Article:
An Overview of Trello (1:49)
Trello is a simple-to-use web and mobile task tracking application that allows users to easily collaborate on projects. The free version provides robust functionality, with additional features available to paying users. Trello also offers educational institutions a 30% pricing discount on paid subscriptions.
Leveraging the Kanban board concept of the Agile Project Management methodology, Trello allows users to create separate task lists or “boards”, which include three default lists inside – To Do, Doing, and Done. Users can add tasks within these default lists; add custom lists; assign task due dates, categories, and responsibilities; and track task progress.
Justification for Using this Tool
Trello provides an elegant online collaboration interface for project-based learning. Users can break a large assignment into individual tasks, assign responsibilities and due dates, and manage progress in real-time. Trello’s visual Kanban boards allow users to view the overall project status at glance and also attach files or have discussions concerning individual tasks. This visual overview also promotes accountability within group projects.
Strategies for Use
Strategy 1 – Trello for Group Projects
Trello for Group Projects (1:12)
Trello provides an excellent framework for managing project-based learning initiatives, especially for group projects. Students can create boards and customize task lists to suit their own needs or use one of Trello’s board templates to get them started.
Strategy 2 – Time and Task Management for Students with Trello
Trello is a fantastic time management tool for anyone, including students. Unlike calendar applications, which don’t monitor progress and typically can only display 1 month of data at a time, a Trello board works beautifully as a semester planning for any student.
Resource 1 – What is Kanban?
This article explains the origins of Kanban boards and users can implement them for effective project management. While the article situates Kanban in a software development context, other types of projects can also effectively use these boards.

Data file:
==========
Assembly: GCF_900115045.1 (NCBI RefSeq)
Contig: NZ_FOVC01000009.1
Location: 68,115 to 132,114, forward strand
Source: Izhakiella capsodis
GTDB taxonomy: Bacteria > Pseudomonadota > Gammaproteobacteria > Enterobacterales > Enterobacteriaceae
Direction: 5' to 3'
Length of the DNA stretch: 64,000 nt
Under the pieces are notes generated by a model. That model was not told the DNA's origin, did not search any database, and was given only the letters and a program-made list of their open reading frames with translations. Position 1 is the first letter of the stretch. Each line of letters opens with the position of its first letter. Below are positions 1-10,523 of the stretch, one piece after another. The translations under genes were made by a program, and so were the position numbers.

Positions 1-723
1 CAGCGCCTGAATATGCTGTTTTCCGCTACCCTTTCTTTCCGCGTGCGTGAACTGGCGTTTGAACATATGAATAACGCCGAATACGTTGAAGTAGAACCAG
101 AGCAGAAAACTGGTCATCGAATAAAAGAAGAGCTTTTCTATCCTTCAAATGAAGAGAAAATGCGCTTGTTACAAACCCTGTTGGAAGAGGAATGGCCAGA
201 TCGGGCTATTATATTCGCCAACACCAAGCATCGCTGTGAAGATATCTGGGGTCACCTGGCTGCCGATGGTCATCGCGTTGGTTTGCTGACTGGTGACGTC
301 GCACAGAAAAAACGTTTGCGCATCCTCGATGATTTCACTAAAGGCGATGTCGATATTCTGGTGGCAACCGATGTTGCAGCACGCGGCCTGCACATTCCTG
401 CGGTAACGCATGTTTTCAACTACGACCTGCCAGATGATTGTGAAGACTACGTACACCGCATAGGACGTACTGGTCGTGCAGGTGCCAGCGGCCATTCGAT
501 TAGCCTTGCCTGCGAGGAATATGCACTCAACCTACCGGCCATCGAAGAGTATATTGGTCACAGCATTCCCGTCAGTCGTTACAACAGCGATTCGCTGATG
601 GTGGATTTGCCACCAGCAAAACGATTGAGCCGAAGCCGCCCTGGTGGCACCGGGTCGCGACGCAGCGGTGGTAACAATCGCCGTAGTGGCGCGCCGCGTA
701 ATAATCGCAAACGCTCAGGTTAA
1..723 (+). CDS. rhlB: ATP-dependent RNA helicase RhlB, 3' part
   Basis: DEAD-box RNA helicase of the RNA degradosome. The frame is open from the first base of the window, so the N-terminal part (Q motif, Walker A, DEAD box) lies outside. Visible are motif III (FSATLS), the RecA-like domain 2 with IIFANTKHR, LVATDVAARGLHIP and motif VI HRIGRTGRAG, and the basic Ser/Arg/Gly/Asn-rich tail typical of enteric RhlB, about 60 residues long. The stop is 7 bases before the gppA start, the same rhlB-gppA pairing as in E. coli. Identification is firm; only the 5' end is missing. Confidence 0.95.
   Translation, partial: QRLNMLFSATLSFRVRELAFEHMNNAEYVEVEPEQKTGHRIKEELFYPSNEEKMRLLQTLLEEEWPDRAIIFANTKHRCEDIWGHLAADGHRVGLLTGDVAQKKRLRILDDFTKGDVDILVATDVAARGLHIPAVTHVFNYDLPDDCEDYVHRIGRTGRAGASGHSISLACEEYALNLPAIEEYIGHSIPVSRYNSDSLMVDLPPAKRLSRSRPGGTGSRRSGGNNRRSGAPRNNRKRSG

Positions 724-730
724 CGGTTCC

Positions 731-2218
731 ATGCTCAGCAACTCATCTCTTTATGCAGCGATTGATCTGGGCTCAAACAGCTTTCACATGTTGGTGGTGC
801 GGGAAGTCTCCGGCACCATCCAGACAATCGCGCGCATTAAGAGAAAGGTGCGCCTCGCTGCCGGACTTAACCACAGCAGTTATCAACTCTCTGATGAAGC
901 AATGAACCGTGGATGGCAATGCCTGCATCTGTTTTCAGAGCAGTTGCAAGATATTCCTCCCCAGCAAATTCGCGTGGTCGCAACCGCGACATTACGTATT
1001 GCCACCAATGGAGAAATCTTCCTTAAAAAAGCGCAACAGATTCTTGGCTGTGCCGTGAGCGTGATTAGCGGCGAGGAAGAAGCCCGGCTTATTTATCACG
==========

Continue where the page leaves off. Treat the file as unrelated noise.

Resource 2 – Trello Essential Training
This tutorial from LinkedIn Learning (formerly Lynda.com) outlines the basic use of Trello boards including setup, task management, user administration, progress tracking, and integration with third-party applications such as cloud storage services and calendars.
Resource 3 – Trello For Students
This blog post explains a student perspective on how one could use Trello both for specific projects as well as general task management at school.
Resource 4 – Trello – Online Tools for Teaching & Learning
This article outlines several ways teachers can integrate Trello into their learning environments. It suggests usages at each level from elementary school through higher education.
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Ray, N. (2016). Prioritize, plan, and maintain motivation with trello. The Agricultural Education Magazine, 88(6), 16-17. Retrieved from http://search.proquest.com.uproxy.library.dc-uoit.ca/docview/1813882728?accountid=14694
Ruiz-Gallardo, J., González-Geraldo, J. L., & Castaño, S. (2016). What are our students doing? Workload, time allocation and time management in PBL instruction. A case study in science education. Teaching and Teacher Education, 53, 51-62. doi:http://dx.doi.org.uproxy.library.dc-uoit.ca/10.1016/j.tate.2015.10.005
Wijnen, M., Loyens, S. M. M., Smeets, G., Kroeze, M., & van der Molen, H. (2017). Comparing problem-based learning students to students in a lecture-based curriculum: Learning strategies and the relation with self-study time. European Journal of Psychology of Education, 32(3), 431-447. doi:http://dx.doi.org.uproxy.library.dc-uoit.ca/10.1007/s10212-016-0296-7